Prosecards from the Edge (of a Continent)

A running commentary on my life in Izmir, Turkey...and other thoughts.

Monday, November 06, 2006


My efforts to learn Turkish continue laboriously. 'Laboriously' being the key word. The structure of the language is so radically different to English that, unless you utterly abandon your English-language-speaker ways of thinking and start to think like a Turk, you are lost. This precept is true in all languages, but especially so in Turkish. In German, you can mangle some grammar, but people basically get what you mean. The same in French. Whereas in Turkish, if you don't use the right grammar, you can't even begin to construct a sentence...and if by some miracle you manage to string some words together, it's pretty likely that no one will understand what the hell you're talking about.

Levent and I spend Sunday mornings curled up with a Turkish newspaper. We select an article of interest, then go over it with a fine-tooth comb. For my current level of Turkish, newspaper writing is way over my head, and without Levent's help there's no way I could even begin to tackle it. Even with help, though, I wind up with these moments where my head starts throbbing, my vision goes blurry, and I experience a barely-contained urge to scream, or faint...or both. It reminds me of L.A. traffic (why do all my analogies always come back to L.A.?): one minute you're parked on the freeway, making no headway whatsoever. The next minute traffic miraculously clears and before you know it you're doing 70 without a care in the world. About 5 seconds after you've gotten used to your newfound mobility and are starting to enjoy it, traffic comes to a (literally) screeching halt, and there you are, parked once again on the 405 South at rush hour. Turkish sentences have more or less the same effect. One moment I'm looking at the thing, thinking I haven't the foggiest idea what this sentence is about, or even where it begins. Of course, you're thinking, Why, it begins at the beginning, of course! But it doesn't...not really. A lot of sentences seem to be a random stringing-together of words, devoid even of helpful commas which might help you differentiate relative clauses from the main sentence. Suddenly, a flash of understanding. I get it! I get it! I cackle triumphantly to myself. Like that short-lived burst of speed on the L.A. freeway, I dash ahead to the end of the sentence, only to come screeching to a halt before a linguistic brick wall. The wall sometimes takes the form of extra words or sentence parts thrown in that don't jive with the meaning I've decided to attribute to that particular sentence. Or it might be that there are suffixes that don't make sense...compound nouns, posessives, relative clause indicators...when using any of them would plunge the sentence back into obscurity.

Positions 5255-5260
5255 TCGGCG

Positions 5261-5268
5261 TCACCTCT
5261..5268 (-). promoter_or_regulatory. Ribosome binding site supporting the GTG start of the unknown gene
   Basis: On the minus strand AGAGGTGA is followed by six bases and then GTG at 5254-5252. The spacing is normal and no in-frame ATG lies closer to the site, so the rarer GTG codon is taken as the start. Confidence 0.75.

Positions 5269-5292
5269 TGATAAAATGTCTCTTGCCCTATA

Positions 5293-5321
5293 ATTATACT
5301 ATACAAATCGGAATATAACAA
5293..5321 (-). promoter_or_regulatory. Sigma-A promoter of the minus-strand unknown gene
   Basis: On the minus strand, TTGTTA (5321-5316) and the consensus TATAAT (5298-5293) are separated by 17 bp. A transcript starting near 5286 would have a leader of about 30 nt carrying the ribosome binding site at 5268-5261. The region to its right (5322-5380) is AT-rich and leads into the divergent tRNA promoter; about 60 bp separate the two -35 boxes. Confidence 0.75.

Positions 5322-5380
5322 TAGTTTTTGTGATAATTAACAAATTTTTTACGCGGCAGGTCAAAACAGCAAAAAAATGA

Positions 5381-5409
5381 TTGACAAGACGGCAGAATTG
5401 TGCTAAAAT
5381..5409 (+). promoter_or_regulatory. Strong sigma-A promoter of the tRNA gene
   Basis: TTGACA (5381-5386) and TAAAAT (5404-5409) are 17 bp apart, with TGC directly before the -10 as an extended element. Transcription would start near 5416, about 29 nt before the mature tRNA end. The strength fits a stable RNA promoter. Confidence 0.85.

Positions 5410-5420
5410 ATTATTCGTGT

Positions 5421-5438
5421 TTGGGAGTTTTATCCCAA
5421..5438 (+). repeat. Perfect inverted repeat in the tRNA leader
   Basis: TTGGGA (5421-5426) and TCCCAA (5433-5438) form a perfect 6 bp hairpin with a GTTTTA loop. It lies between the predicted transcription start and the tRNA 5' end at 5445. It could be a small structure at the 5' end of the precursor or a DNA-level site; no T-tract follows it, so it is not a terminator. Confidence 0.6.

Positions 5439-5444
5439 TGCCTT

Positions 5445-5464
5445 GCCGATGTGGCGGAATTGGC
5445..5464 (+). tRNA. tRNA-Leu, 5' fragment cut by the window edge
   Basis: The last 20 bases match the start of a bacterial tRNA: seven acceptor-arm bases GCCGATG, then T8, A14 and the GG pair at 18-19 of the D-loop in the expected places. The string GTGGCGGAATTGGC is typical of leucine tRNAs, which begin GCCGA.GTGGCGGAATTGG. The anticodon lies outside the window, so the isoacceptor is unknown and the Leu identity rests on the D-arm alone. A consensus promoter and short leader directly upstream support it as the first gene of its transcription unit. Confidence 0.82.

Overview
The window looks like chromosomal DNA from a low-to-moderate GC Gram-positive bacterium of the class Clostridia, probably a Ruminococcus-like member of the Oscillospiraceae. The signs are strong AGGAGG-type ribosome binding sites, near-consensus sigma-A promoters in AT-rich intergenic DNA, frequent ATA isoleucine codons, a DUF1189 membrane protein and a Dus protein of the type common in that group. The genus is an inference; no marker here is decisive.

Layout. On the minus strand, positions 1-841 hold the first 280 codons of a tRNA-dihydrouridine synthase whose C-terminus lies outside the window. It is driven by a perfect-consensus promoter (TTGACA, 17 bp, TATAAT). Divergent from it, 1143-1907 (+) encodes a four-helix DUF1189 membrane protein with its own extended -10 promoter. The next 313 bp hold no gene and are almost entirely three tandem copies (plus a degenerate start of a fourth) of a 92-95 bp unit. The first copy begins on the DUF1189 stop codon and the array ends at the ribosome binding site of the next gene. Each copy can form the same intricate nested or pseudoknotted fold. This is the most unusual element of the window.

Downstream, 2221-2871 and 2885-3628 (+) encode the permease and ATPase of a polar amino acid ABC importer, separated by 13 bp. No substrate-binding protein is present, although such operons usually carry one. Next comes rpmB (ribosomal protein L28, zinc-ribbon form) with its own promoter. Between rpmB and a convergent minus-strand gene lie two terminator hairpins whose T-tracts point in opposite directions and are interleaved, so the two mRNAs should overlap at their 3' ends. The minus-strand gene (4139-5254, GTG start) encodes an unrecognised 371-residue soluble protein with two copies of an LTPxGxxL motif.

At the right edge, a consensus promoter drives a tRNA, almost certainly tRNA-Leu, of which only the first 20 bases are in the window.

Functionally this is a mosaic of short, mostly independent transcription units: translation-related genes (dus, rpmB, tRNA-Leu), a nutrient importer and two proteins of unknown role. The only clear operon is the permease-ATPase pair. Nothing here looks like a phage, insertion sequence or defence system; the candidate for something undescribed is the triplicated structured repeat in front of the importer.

Take the following, by way of example. And this is a relatively short and simple one...nothing like what you find in the newspapers!

Bizim onlarin evine gideceğimizden başka bir şeyden haberim yok.

If we take literal word-by-word translation to ridiculous extremes, this reads (hyphenated words indicate that one Turkish word represents this concept):

Our their to-their-house that-we-will-be-going apart-from one thing-from news-my doesn't- exist.

Clearly, literal translation is a no-go. But where to start unravelling such a sentence? One helpful hint is that the subject generally comes at the end of the sentence, and the relative clause(s) come(s) first. Therefore, My news doesn't exist must be the main clause. What other parts can we latch onto? Let's see...their to-their-house actually just means to their house. Our...that-we-will-be-going can be translated as that we will be going. So in interpreting the sentence, we make the following transformations:

Our their to-their-house that-we-will-be-going becomes
That we will be going to their house.

My news doesn't exist can be interpreted a bit more naturally as
I've heard nothing or I don't know anything

The suffix -den together with başka (as you will only find out by consulting a dictionary or Turkish textbook) means apart from.

Sooo...let's put all that together:
That we will be going to their house / apart from / I've heard nothing.

...rearrange the parts:
I've heard nothing apart from (the fact) that we will be going to their house.

Ta da!! Easy, right? The good news: I decoded the sentence. The bad news: it took me 5 minutes. Now imagine trying to actually speak to people...generally, people lose interest and walk away before I (a) have figured out the end of my sentence before I start the beginning of it, and (b) remembered how to formulate it.

There is some progress, though. Today I made a telephone call to the man I work for and actually SAID (I'm very excited about this!!) the following:

Me with-the-car taking man's name forgot-I. (I forgot the name of the man who picks me up.)

Lord knows if it was right. But he seemed to understand, and he gave the desired information, so that's progress, right? I'm off to study whilst still in the grip of optimism. Bana başarılar dileyin! (Wish me success!)


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